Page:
Am trying to figure what to do in referendum. Yes means more of the same (which is not going to work) and no means big problems running the state. My heart definitely says vote no – it might be our last chance to extricate ourselves from this European monster

@ Ordinairy Man
But every penny you cut goes straight to pay a bankers bonus in Frankfur or London or Wallstreet. It diverts money to an even more distasteful elite overseas. It doesn’t work either.


‘Another bank – the ECB – is missing from this qualifying quotation by the Taoiseach but its total independence, one would hope, is so well understood that it goes without saying’

That is, with respect to your erudite contributions, the Big Lie. Central banks in the western world are beholden to private vested interests in banking and capital markets. The LTRO ‘stroke’ was a huge bailout for those players, even though it has stored up future problems in the form of inflation, and cannot resolve any of the structural problems besetting the EZ.

I am a bit confused on this issue. Help me out here someone pleases.

On the one hand, the government with its armory of Tax, Talent and Tall Tales lugs about a megaphone broadcasting news of recovery, growth and returning to the bond market.

Yet, in other hand sits the alms bowl and, as usual, stenciled on the inside is the message Ireland deserves a break on debt. If it doesn’t get a break on debt well it just can’t get into recovery mode.

The positions don’t square up. They are contradictory.

@ The Alchemist.
It makes sense if you view Ireland as a busker and not a beggar. It talks itself up, laughs as it cuts itself and even swallows fire. The crowd claps, and laughs and throws some cash its way.
But that’s all it is. Busking for a living – waiting for our big break.

@ Paul Quigley

You may well be right! That was not the point that I was making. As far as the handling of this particular issue is concerned, it is absolutely vital that, to quote Barry Fitzgerald in the Quiet Man when the hero goes courting, that “all the proprieties are observed”. Otherwise, the courtship threatens to be short; and messy.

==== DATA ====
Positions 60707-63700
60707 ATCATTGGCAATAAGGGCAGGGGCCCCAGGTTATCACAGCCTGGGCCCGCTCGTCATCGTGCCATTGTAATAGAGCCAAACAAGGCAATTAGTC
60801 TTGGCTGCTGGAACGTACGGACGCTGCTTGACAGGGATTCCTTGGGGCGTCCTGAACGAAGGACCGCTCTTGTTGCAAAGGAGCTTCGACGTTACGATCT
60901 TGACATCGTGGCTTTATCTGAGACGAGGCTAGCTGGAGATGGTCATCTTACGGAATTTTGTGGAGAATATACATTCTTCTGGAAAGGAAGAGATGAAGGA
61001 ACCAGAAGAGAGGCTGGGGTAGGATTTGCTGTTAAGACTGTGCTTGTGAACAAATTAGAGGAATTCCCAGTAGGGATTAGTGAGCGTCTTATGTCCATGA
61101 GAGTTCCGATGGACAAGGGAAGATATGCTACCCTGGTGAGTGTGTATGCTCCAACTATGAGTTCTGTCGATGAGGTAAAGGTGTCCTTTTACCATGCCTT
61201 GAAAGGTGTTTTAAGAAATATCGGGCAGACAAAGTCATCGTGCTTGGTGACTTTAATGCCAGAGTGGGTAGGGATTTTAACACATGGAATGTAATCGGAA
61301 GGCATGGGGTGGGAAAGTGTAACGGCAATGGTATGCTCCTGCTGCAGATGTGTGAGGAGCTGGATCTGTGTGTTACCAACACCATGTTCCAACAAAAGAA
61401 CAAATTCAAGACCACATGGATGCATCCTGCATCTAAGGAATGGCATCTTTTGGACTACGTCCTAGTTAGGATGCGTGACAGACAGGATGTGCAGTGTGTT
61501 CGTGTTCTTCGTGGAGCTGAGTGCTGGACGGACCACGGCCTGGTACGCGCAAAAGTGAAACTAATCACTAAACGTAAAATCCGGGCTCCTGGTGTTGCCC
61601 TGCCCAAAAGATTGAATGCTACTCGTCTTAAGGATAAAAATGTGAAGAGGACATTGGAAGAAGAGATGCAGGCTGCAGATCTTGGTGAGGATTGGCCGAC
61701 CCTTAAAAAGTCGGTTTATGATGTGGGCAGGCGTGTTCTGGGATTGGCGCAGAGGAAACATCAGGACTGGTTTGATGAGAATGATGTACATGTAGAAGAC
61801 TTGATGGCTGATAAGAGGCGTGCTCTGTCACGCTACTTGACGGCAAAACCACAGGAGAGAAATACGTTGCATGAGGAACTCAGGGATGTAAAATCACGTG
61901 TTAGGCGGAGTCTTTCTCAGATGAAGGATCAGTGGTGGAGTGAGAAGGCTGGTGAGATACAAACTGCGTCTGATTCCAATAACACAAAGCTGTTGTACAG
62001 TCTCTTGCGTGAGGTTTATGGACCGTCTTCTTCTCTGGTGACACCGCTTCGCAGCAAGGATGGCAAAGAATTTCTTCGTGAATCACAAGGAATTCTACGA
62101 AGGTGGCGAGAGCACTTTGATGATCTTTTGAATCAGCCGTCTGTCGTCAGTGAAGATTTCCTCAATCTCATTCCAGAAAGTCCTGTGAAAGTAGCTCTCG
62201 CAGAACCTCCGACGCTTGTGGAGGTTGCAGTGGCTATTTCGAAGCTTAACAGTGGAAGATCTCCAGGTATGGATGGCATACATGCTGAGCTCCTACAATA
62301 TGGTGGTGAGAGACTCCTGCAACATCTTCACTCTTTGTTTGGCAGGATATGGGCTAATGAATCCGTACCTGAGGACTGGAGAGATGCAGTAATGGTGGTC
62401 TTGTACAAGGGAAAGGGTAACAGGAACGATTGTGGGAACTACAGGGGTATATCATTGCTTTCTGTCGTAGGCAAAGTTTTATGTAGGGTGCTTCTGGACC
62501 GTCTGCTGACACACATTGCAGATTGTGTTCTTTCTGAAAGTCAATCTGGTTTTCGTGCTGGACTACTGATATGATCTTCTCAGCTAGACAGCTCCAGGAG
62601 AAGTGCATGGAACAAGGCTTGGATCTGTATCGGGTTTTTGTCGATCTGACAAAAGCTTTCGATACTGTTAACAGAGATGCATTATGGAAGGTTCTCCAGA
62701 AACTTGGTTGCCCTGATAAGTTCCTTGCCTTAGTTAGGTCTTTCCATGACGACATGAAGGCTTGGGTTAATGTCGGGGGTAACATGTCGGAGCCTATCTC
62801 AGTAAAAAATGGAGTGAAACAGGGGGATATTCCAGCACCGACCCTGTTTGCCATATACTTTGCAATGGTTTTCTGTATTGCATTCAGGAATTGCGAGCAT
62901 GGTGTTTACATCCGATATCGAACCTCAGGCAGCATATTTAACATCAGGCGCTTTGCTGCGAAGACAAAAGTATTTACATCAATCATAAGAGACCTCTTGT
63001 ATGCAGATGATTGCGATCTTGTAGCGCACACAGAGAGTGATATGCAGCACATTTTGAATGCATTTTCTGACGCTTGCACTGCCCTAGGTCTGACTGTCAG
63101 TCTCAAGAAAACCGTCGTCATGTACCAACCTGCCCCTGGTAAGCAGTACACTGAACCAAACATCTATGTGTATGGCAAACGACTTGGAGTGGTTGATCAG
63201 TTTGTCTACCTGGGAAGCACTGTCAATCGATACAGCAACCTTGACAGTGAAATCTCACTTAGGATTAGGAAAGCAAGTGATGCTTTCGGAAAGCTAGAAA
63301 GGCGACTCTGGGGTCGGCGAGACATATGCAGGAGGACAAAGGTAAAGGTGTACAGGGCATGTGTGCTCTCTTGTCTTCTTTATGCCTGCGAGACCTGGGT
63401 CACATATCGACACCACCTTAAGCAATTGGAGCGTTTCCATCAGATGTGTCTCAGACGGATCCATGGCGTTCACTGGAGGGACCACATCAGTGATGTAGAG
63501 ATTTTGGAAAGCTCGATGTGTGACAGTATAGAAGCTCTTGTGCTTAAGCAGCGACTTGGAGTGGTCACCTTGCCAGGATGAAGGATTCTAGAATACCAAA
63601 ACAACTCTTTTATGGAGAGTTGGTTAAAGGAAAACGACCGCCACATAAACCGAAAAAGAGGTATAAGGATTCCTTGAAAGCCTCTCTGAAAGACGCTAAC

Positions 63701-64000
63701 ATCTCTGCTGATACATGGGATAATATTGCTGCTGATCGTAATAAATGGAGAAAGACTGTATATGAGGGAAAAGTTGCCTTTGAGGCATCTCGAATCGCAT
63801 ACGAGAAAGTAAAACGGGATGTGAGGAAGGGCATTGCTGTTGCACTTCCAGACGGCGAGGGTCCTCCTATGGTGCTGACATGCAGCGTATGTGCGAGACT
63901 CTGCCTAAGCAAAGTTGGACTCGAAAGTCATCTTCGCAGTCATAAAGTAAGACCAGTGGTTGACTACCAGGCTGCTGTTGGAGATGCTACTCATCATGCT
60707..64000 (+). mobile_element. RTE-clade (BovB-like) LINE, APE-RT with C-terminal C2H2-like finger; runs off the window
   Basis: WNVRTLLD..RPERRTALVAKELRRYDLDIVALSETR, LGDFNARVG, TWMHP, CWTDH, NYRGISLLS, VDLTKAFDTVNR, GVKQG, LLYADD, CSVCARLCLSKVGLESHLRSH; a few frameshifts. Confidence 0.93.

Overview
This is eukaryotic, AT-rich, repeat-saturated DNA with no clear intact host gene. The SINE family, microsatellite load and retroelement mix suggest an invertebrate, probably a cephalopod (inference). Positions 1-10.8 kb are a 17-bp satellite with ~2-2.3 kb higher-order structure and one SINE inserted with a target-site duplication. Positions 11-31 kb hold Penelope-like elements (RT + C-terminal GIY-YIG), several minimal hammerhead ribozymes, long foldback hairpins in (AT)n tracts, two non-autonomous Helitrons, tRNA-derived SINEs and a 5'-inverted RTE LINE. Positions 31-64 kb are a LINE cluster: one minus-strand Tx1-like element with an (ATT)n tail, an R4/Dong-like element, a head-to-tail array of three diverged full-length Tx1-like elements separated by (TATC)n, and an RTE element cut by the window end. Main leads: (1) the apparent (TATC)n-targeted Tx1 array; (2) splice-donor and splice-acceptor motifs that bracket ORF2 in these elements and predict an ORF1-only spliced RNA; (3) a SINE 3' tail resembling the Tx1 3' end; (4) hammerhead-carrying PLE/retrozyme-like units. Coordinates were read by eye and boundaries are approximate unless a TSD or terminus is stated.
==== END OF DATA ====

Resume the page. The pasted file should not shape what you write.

@ Eureka

My point is to keep as much disposable income in the local/micro economy. The more we can keep spending going at this level the quicker we can get to some kind of stability and try to maintain employment.

I agree, up the line the money is eventually exported, but that is another arguement on the lack of value added manufacturing in this country and Europe as a whole.

LTRO will be dramatically deflationary because it functions by subtracting credit deposits from people via tax rises. – the inflation will come latter because of rational investment deferred to some infinite point in the future.

Ireland amongst many other things needs to get a grip on its public sector costs. If pay in the public sector is so far ahead of the private sector why would anyone with a brain want to work in the private sector. In an economy the public sector is just a necessary function to the economy and not the economy. Ireland should have the objective of having the lowest cost public sector possible. Fairness is important but Ireland needs to grow and the public sector costs are a drag on growth.

@ Expat
That’s a view but it’s not uncontestable.
You’re advocating the Republican view of small government.
I wouldn’t support that view and so would many others.
Lets start with what is wealth? Do we measure it in individual terms only? Is there a social component to it too?
I wonder if some functions in society are best paid for from a central tax generated fund (public sector)? Take education for example. Shouldn’t everybody have a shot at public education funded in this way? This doesn’t make this less valuable than education funded through the direct contributions of parents. It’s just a different way of doing it.